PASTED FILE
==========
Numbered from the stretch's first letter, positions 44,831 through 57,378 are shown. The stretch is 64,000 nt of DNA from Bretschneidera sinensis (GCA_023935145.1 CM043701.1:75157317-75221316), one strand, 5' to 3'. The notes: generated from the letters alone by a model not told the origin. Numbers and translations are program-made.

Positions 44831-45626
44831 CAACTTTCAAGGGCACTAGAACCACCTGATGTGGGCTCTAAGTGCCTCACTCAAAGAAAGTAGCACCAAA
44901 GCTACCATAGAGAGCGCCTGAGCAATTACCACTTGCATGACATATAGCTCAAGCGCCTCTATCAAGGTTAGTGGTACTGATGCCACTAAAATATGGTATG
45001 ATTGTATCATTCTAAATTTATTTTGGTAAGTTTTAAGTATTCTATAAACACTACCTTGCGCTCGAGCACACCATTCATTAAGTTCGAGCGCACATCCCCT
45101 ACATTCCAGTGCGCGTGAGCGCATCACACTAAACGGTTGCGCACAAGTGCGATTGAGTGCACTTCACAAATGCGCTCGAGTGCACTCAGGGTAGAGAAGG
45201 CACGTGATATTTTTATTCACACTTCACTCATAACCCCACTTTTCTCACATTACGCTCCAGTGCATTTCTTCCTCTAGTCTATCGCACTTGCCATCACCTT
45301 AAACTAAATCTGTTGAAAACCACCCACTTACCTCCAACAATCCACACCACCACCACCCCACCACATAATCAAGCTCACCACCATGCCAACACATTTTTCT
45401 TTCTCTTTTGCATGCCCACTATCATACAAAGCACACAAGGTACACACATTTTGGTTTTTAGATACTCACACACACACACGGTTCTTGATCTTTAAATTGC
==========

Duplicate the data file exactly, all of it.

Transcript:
Numbered from the stretch's first letter, positions 44,831 through 57,378 are shown. The stretch is 64,000 nt of DNA from Bretschneidera sinensis (GCA_023935145.1 CM043701.1:75157317-75221316), one strand, 5' to 3'. The notes: generated from the letters alone by a model not told the origin. Numbers and translations are program-made.

Positions 44831-45626
44831 CAACTTTCAAGGGCACTAGAACCACCTGATGTGGGCTCTAAGTGCCTCACTCAAAGAAAGTAGCACCAAA
44901 GCTACCATAGAGAGCGCCTGAGCAATTACCACTTGCATGACATATAGCTCAAGCGCCTCTATCAAGGTTAGTGGTACTGATGCCACTAAAATATGGTATG
45001 ATTGTATCATTCTAAATTTATTTTGGTAAGTTTTAAGTATTCTATAAACACTACCTTGCGCTCGAGCACACCATTCATTAAGTTCGAGCGCACATCCCCT
45101 ACATTCCAGTGCGCGTGAGCGCATCACACTAAACGGTTGCGCACAAGTGCGATTGAGTGCACTTCACAAATGCGCTCGAGTGCACTCAGGGTAGAGAAGG
45201 CACGTGATATTTTTATTCACACTTCACTCATAACCCCACTTTTCTCACATTACGCTCCAGTGCATTTCTTCCTCTAGTCTATCGCACTTGCCATCACCTT
45301 AAACTAAATCTGTTGAAAACCACCCACTTACCTCCAACAATCCACACCACCACCACCCCACCACATAATCAAGCTCACCACCATGCCAACACATTTTTCT
45401 TTCTCTTTTGCATGCCCACTATCATACAAAGCACACAAGGTACACACATTTTGGTTTTTAGATACTCACACACACACACGGTTCTTGATCTTTAAATTGC